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    Contributing Member smle addict's Avatar
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    *(Range update)SMLE Mk I* saved from the sporter pile

    Hello all,

    Here is my SMLE Mk I*, produced in 1911. I acquired this as a barreled action about two years ago. All I had to work with was the barrel, receiver, and bolt. The sight base had been removed in its past. The man I bought it from said it had been horribly sporterized. Thankfully, it was not drilled, but all of the original wood and harware was either mangled or discarded. Over the years, I managed to source a correct sight base (for Mk 6 ammunition) w/rear sight, an early Mk I cocking piece, and all the hardware.

    The handguards and forend is reproduction wood from Prestigious Wood Stocks. It took well over 300 hours of sanding, chiseling, drilling, staining, and oiling to get this to fit to the rifle. After fitting the sight ears to the rear handguard, I set it aside to let the stain dry. I knocked it off the table doing laundry, and it slid under my jeep in the garage. I hadn't noticed this, and when I drove out of my garage, I ran over the handguard, splitting it in two. I was able to glue and patch it back into one piece. It was a true labor of love.

    I dare not call this a restoration as I am an amateur, and I did take a shortcut. I am ashamed to admit I did use a bedding compound to get the rear of the stock snugged up to the receiver. After carfeully fitting the forend draws to the receiver (and centering the barrel, I found I had a gap of about .065 between the buttsocket and forend. I fitted a shim of walnut, but each time I sanded to fit, I still wound up taking too much off. So marine-tex was used to tighten it up. The cheaters way out, I know, but I blame the stain/linseed fumes for clouding my brain!

    So here it is. I hope it shoots as good as it looks. First range trip will be this coming friday. More updates then, and hopefully a good one. Any ideas why the Mk I* was still being produced at this late of a date, fours years after the introduction of the Mk III?

    Hope you enjoy the pics.

    *UPDATE-4/3/2021
    Thanks everyone for the positive comments. Makes those 300 hours worth the effort. I couldnt tell how many sanding belts and sand paper sheets I went through. Not to mention two trips to the local cutlery shop to re-sharpen my chisels. I also went through about half a box of bandaids. My hands looked like hamburger after many days of fitting.

    Took the rifle out to the range yesterday, to stretch it's legs. After trying a variety of handloads, I found one that it seemd to favor. Best group of the day was a 6" X 4", 10 shots at 100 yards. Not target rifle worthy, but good enough to keep them in the 8-ring. Now that I've got something to work with, I'll stick with this load and run it out further, in the coming weeks.

    Got to meet USABaker at the range (one of the RSO's). Very nice man.

    Tatou: I'm glad at least one person was happy I ran my handguard over. Believe me, the strings of four-letter words that came out of my mouth was pretty impressive.

    Roy: thanks for the info on these Mk I*s.

    Added a few more pics (used a better camera)
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    Last edited by smle addict; 04-04-2021 at 04:05 PM.

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    Really Senior Member Salt Flat's Avatar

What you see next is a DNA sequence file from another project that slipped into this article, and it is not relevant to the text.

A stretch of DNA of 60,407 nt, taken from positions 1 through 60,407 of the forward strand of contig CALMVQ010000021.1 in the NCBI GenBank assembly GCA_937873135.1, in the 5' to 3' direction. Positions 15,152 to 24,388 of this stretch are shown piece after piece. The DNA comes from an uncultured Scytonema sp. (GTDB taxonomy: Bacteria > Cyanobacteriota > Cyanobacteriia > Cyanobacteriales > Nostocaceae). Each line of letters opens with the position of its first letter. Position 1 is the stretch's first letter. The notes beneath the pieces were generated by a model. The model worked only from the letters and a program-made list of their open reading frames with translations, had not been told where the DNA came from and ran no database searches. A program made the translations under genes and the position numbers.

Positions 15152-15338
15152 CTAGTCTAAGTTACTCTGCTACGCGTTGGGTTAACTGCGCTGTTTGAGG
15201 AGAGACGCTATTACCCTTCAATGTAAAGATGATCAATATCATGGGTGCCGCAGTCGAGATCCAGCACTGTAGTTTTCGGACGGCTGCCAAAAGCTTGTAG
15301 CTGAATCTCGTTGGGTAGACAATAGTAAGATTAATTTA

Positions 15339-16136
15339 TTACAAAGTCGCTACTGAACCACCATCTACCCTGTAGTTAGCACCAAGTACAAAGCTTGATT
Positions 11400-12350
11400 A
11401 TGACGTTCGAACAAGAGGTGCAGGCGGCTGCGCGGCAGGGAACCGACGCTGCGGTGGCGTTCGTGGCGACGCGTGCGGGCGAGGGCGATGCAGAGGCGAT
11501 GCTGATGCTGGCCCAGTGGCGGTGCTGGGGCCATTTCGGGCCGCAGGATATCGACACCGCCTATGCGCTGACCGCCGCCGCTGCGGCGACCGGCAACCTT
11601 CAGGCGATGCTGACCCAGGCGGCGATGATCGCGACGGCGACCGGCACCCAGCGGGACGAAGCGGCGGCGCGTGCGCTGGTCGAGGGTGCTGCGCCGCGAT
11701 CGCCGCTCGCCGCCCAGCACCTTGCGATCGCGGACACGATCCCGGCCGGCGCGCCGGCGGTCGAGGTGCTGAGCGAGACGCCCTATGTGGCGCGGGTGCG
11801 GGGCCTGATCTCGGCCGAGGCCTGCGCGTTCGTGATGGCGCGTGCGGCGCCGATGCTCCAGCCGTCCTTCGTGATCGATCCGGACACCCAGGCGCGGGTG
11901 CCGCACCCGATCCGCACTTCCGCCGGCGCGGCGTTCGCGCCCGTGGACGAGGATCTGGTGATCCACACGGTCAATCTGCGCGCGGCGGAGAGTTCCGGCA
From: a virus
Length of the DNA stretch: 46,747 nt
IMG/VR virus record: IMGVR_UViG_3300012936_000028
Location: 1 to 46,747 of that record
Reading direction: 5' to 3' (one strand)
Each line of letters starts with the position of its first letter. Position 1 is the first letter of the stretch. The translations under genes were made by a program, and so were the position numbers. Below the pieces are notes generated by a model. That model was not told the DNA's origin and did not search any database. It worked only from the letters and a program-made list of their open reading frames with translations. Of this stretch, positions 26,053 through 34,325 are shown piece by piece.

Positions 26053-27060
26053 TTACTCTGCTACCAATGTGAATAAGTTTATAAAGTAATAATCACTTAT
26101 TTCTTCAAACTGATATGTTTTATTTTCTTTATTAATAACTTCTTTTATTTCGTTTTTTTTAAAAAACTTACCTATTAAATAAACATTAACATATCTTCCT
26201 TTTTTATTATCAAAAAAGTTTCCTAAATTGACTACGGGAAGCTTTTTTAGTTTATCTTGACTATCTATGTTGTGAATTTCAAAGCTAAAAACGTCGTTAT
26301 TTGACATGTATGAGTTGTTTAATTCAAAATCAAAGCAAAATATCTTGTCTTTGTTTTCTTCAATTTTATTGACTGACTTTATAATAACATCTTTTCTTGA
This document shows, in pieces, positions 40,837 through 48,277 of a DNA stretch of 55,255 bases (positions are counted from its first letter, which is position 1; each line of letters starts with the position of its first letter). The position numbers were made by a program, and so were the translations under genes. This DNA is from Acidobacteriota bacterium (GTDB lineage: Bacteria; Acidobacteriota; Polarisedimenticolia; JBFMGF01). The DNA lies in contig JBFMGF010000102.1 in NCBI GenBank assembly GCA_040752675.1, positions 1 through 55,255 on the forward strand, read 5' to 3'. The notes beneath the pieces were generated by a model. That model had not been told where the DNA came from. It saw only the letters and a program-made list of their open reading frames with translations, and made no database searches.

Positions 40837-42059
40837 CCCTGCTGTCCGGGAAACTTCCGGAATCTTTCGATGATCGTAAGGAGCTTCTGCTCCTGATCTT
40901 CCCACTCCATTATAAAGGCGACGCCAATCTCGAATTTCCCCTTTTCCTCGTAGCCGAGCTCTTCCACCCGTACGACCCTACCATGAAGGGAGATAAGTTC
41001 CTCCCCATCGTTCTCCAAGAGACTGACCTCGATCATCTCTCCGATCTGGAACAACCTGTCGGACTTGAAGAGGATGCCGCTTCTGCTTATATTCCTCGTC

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    Excellent - that came out great. The wood has just the right shape and color. I have a similar project (Mk I***) so I know how hard it is to acquire all those correct parts! Salt Flat


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    Senior Member pisco's Avatar
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    That is certainly a good story boy did you put some hours into the old girl it looks good what’s it shoot like

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    Advisory Panel browningautorifle's Avatar
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    I think those older rifles look like artwork. That one's no different, looks great.
    Regards, Jim

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    Contributing Member NORTHOF60's Avatar
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    Well worth saving. Well done, and congratulations.
    Some do, some don't; some will, some won't; I might ...

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    Really Senior Member RCS's Avatar
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    Excellent job, the Mark 1* is very rare in the USAicon. years ago I was able to restore some CR pre fix Mark 1*** rifles back when you could
    still find parts, I did find a Mark 1 hand guard in a box at a gun store. Only found one Mark 1*** (BSA 1907) with the Irish pre fix.

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    Senior Member tatou's Avatar
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    Nice work. When you spend that many hours working on the stock, you know it's not a botch job.
    I for one am glad you ran over the rear handguard... i LOVE your repair work.
    It gives it a touch of reality and adds real character only seen on service rifles.
    I like it so much, i might even do it on purpose on a future project.

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    Really Senior Member Roy's Avatar
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    New Zealandicon acquired a bunch of Sht LE Mk1 receivers in 1910 from BSA, it seems they were used to refit the Mk1's that NZ got in 1905 as they were all stamped with '05 dated Census numbers. perhaps yours was used n a similar way. Nice work on the slip patches, I have saved several split and oil soaked handguards that way.
    Keep Calm
    and
    Fix Bayonets

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